Arrowhead renovations won't impede fans

Wednesday the Chiefs held a press conference to give the media and the public an update on the renovations to Arrowhead Stadium. Senior Vice President of Administration Bill Newman reported that despite the weather, everything is going as planned.

"The cold weather this winter and the rains this spring have posed some challenges for the construction this year, as you can imagine; however, the dedication of our crews has us on time and hopefully on budget," said Newman. "We will be ready to have fans in here on the 16th of August when we kick off preseason."

The Chiefs first home preseason game pits them against the Arizona Cardinals, and while the stadium will technically be ready for the upcoming season, it will not be what Chiefs fans are used to.

As it stands, the stadium is almost unrecognizable from the outside. There is rubble everywhere, and the columns that will support the new seven-story plaza on the south side are barely erect. The permanent ticket booths are closed, so fans will now have to buy tickets out of one of two trailers on the North and South sides of the Stadium.

Chiefs President Carl Peterson assured the media that such inconveniences will be minimal, however.

"We're going to continue to play all football games here," said Peterson. "I think we'll facilitate our fans to make it as convenient as possible...The game day at Arrowhead is going to continue. We're going to continue to make it, and try to make it, the best one in all the National Football League...I think we're going to be able to facilitate all of our fans and tailgaters, which is obviously very, very important."

How will the renovations affect your Arrowhead experience in 2008? According to Newman, once you enter the stadium, they won't, as the concourses remain essentially unchanged and there will be no extra restrooms or concession stands. But the Chiefs said there shouldn't be any fewer, either.

"Once fans enter into the bowl they should really experience very little in terms of changes in the inside of the bowl," said Newman. "The bulk of all construction is centered on the exterior of the stadium."

One problem fans may encounter before they even reach the Truman Sports Complex resides on Raytown Road. The work on an uncompleted bridge-construction project in that area may run into the fall.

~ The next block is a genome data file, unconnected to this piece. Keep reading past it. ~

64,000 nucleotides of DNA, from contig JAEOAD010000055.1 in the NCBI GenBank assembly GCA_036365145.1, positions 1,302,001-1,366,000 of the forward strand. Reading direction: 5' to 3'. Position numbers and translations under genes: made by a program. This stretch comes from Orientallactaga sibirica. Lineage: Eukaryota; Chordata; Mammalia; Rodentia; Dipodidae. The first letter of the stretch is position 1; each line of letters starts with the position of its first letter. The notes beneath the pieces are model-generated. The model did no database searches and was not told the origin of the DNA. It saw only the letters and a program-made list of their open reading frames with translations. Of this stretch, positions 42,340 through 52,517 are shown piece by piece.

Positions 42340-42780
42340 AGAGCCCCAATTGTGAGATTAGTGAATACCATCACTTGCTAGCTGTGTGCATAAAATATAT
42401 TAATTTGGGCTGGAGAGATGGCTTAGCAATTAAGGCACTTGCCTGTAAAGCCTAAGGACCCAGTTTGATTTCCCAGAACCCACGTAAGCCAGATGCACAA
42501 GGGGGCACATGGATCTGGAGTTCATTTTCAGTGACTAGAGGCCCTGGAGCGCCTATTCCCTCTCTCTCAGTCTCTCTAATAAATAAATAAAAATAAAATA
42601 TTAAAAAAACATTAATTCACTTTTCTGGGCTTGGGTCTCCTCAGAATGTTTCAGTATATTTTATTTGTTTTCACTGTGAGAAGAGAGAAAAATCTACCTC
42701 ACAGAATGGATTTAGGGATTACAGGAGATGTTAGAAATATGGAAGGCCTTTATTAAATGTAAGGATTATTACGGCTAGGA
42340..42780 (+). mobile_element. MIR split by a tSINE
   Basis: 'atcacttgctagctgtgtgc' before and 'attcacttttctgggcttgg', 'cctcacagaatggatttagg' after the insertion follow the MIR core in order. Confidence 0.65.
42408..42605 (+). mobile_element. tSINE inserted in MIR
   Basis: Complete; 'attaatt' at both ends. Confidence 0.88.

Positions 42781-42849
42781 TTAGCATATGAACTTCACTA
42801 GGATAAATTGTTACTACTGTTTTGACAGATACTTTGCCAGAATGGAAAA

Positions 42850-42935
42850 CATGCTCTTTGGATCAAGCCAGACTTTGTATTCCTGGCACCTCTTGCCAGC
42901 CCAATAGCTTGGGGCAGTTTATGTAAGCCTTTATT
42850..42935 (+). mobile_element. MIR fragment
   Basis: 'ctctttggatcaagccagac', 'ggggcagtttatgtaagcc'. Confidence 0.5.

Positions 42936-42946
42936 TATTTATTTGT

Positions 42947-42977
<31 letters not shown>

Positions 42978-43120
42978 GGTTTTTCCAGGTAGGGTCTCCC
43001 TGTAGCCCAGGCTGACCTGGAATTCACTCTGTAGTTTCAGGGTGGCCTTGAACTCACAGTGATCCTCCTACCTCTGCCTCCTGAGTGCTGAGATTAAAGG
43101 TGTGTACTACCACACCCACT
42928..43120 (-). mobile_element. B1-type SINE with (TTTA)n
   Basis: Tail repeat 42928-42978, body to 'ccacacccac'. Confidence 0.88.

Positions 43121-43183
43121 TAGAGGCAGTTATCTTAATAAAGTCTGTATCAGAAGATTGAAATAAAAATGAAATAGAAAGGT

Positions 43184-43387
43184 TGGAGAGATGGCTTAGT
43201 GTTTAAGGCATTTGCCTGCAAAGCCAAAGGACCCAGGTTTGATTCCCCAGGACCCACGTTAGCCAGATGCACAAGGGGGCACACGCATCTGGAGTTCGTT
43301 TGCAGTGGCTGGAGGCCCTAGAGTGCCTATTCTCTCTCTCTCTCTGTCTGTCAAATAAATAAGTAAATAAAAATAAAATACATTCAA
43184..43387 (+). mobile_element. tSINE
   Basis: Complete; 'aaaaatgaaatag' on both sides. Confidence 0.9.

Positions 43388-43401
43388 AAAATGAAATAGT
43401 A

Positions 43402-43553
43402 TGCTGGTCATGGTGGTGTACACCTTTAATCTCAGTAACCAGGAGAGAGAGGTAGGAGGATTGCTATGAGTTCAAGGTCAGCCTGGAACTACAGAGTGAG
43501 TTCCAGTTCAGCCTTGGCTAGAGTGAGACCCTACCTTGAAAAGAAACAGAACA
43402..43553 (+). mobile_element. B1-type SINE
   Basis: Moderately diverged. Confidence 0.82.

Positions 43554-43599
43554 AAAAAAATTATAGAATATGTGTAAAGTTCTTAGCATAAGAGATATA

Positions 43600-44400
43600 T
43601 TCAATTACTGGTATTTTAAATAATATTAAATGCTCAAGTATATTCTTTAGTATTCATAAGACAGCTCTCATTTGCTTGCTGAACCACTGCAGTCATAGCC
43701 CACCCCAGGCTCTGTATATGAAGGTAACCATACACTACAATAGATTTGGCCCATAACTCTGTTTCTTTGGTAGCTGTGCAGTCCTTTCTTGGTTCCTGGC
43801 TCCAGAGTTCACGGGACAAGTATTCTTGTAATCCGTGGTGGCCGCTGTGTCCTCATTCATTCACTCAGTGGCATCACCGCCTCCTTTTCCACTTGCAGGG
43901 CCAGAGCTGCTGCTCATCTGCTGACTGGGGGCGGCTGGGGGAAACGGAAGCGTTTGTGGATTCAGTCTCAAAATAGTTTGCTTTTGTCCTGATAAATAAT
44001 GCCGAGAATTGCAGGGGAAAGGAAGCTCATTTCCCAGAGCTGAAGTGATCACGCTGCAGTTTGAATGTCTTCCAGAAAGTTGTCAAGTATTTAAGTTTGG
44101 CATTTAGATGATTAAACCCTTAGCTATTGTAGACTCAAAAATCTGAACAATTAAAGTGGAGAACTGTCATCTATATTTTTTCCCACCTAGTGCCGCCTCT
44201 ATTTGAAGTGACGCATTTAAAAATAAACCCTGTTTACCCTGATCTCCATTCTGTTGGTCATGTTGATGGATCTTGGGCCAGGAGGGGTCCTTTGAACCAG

"This does not impede entrance into gate four, which is off Raytown Road," said Newman. "However, it's not going to be a thru street, and we're not sure how long that's going to be."

Considering all the hassle and inconvenience that will be involved in the stadium renovations, it will be well worth it. There is a video available online at kcchiefs.com that provides a tour of the amenities to be available at the new Arrowhead.

They include concourses more than double the size of the status quo, 80 percent more restrooms, 50 percent more concessions, a 360-degree, enclosed club level, new suites, new bars, a Hall of Honor, a memorial for the late Lamar Hunt, reflecting pools, LED screens, and a 360-degree ribbon screen. The project is to be completed by fall 2010.

Will all these amenities affect ticket prices?

"Certainly, with the club seats it will," said Peterson. "There's no question about that, that's the premium area. Those people in the club seats will be affected, and that's about a little less than 10 percent of our capacity."

However, most fans appear receptive to such price increases. Newman said the Chiefs have contacted about 70 percent of the season ticket holders in the affected area, and of those contacted, 85 percent have agreed with the new plans. The Chiefs are relocating fans who disagree.

Another issue some fans have disagreed with in the past is the selling of the naming rights to Arrowhead Stadium. Wednesday the Chiefs announced they are looking for a sponsor and believe there are plenty of companies that would be interested. They will, however, attempt to keep the word ‘Arrowhead' as part of the stadium's name.

"This is something that Mr. Hunt wanted, the Hunt family," said Peterson. "I think it only makes sense. A reason for the renovation of this great facility, rather than razing it and building a new one, was because of the history and legacy of Arrowhead."

Another of Hunt's wishes was to put a rolling roof over his stadium. That bill, which would have brought a Super Bowl to Kansas City in 2012, failed to pass when renovations were approved months ago, but Peterson said the Chiefs have not abandoned the possibility of adding a roof in the future.

Newman dismissed the idea that a naming rights sponsor could help pay for the rolling roof, however, saying such a project would need to be a joint venture between the Royals and the Chiefs.

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